Tuesday, June 21, 2016

Suggested reading: Green colonialism, the mysteries of taste, and music as conversation

Another in the occasional series of my favorite recent articles, posts, etc. from around the web:

1. Fossil fuel sacrifice zones and "green colonialism"

Edward Said
Edward Said

Naomi Klein writes in the LRB about how the insights of the late Palestinian critic Edward Said may offer a way to combat both environmental and cultural destruction:
People do tend to get cynical when their lives are treated as less important than flowers and reptiles. And yet there is so much of Said's intellectual legacy that both illuminates and clarifies the underlying causes of the global ecological crisis, so much that points to ways we might respond that are far more inclusive than current campaign models: ways that don't ask suffering people to shelve their concerns about war, poverty and systemic racism and first 'save the world'—but instead demonstrate how all these crises are interconnected, and how the solutions could be too. In short, Said may have had no time for tree-huggers, but tree-huggers must urgently make time for Said—and for a great many other anti-imperialist, postcolonial thinkers—because without that knowledge, there is no way to understand how we ended up in this dangerous place, or to grasp the transformations required to get us out. [1]

2. What are the odds we are living in a computer simulation?

Early virtual reality

Vanishingly small, of course, but that doesn't stop Jonathan Rothman from asking the question in the New Yorker. While it might bring some comfort to those in the developed Western economies most responsible for the exploitation of people and nature to believe that our experience is only virtual, it says a great deal about our current valorization of tech culture that ideas this pointless are taken seriously.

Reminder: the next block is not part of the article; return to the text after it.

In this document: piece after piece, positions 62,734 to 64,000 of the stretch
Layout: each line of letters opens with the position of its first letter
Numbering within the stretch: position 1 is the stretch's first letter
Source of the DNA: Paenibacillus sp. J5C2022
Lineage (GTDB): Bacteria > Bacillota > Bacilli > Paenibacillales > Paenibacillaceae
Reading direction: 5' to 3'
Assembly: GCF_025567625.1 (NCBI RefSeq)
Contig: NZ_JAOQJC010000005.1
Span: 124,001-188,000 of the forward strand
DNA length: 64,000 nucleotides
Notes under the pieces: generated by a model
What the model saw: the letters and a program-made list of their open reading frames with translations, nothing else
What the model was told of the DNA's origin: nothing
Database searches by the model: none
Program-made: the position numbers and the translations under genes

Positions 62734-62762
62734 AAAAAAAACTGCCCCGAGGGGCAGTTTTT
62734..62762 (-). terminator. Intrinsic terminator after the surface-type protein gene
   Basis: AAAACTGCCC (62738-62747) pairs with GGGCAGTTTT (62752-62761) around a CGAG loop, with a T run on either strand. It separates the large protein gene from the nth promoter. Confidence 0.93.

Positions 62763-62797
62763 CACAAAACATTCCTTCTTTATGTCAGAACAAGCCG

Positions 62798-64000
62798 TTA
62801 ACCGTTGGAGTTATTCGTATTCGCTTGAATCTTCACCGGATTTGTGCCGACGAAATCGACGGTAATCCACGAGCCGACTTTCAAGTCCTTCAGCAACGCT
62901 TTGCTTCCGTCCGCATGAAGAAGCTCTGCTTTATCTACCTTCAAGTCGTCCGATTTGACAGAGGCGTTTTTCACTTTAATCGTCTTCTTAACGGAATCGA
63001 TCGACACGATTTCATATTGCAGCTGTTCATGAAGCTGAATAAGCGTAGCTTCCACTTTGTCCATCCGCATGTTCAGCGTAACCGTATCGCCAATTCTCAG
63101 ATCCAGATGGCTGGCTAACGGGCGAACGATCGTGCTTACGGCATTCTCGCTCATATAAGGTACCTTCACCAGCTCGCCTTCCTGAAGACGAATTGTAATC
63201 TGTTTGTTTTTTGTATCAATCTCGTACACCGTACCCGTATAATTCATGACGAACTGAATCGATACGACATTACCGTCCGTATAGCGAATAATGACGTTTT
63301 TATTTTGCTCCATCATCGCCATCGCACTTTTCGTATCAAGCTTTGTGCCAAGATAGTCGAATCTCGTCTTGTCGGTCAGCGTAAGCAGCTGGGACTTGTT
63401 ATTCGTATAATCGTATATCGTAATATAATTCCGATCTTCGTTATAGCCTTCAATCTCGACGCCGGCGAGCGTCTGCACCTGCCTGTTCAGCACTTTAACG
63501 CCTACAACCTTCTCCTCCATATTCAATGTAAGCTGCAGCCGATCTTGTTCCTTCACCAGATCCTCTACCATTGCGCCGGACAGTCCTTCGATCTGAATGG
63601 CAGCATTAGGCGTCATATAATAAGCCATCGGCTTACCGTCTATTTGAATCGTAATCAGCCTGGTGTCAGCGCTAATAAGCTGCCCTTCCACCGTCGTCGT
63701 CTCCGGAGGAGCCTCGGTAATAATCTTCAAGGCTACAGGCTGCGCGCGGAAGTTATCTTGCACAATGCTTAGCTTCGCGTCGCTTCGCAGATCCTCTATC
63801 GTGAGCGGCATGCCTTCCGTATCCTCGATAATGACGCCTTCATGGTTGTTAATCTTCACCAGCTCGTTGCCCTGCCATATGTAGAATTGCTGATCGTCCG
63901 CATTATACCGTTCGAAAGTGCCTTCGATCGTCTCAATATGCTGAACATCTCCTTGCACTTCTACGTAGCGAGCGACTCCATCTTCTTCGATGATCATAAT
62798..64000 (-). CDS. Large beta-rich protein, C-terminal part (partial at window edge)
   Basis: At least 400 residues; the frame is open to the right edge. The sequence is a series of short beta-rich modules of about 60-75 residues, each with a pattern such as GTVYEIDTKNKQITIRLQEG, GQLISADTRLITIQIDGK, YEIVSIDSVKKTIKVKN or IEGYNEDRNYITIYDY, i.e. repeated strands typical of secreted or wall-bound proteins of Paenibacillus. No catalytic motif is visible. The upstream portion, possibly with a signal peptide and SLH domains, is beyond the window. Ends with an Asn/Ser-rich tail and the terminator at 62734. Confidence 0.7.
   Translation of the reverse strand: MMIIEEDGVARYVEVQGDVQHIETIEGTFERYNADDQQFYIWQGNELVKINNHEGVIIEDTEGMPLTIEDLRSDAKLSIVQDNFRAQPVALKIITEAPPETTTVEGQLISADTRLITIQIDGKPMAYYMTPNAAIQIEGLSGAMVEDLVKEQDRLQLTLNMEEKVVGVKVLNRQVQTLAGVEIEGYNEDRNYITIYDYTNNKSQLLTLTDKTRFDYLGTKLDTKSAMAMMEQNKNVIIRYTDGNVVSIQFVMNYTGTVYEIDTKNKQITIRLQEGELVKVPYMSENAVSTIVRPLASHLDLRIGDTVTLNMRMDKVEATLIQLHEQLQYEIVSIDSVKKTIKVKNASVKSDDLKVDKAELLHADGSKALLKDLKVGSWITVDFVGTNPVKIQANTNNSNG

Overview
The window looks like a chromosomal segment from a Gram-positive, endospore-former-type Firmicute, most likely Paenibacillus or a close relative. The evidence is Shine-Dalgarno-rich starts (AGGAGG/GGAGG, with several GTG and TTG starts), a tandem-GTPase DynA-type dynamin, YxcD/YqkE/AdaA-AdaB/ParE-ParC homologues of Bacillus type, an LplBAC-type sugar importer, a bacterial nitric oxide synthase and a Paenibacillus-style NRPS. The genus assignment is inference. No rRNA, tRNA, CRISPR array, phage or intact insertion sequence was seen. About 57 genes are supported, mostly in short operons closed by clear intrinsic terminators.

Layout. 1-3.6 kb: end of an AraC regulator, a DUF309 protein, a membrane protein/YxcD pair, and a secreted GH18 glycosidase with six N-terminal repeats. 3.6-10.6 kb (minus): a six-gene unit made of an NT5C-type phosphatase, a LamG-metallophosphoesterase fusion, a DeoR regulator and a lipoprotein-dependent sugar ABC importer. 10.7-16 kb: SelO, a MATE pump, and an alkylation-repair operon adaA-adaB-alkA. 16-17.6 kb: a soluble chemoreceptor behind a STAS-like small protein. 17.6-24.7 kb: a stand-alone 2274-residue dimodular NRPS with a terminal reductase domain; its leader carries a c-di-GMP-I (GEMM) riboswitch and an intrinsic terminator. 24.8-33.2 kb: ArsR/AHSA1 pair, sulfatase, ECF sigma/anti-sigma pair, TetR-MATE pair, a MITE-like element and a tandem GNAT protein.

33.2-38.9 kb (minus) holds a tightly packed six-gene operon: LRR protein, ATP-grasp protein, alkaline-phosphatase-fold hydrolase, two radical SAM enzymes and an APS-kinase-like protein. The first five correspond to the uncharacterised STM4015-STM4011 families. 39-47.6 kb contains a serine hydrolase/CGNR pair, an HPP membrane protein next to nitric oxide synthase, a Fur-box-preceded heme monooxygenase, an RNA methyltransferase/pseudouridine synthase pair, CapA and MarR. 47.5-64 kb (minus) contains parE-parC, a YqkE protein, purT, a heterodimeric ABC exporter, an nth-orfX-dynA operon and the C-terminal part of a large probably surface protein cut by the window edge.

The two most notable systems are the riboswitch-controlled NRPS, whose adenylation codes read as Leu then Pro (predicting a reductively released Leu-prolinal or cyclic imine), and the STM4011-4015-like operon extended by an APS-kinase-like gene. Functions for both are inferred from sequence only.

The simulation argument begins by noticing several present-day trends in technology, such as the development of virtual reality and the mapping of the human brain...The argument ends by proposing that we are, in fact, digital beings living in a vast computer simulation created by our far-future descendants. Many people have imagined this scenario over the years, of course, usually while high. But recently, a number of philosophers, futurists, science-fiction writers, and technologists—people who share a near-religious faith in technological progress—have come to believe that the simulation argument is not just plausible, but inescapable. [2]
Of course, this "inescapable" argument conveniently absolves those who adopt it from any moral responsibility. It's akin to using the arguments of "effective altruism" to justify doing nothing to assist anyone currently alive. But besides the obvious self-interest of those who make it, this argument must be invalid for another reason: would any super-intelligent being create a world that included the Eurovision Song Contest, The Bachelor, and monster truck rallies?

3. The mysteries of taste

Thumbs-up Like icon

But someone out there must like popular entertainment, or it wouldn't be popular. Taste has always been fraught, functioning as both a marker of our personal uniqueness and a signal of our social status (or at least the status to which we aspire), as argued in Pierre Bourdieu's Distinction: A Social Critique of the Judgement of Taste (Harvard University Press, 1984).

In Bookforum (subscription required), Jacob Silverman reviews Tom Vanderbilt's You May Also Like (Knopf, 2016), which examines "algorithmic taste formation." The new technologies of purchasing and viewing make possible a fine-grained analysis of our habits and preferences, and those of millions of other consumers. The point is not only to predict and profit from our future preferences, but to shape them in the interests of those doing the predicting: [3]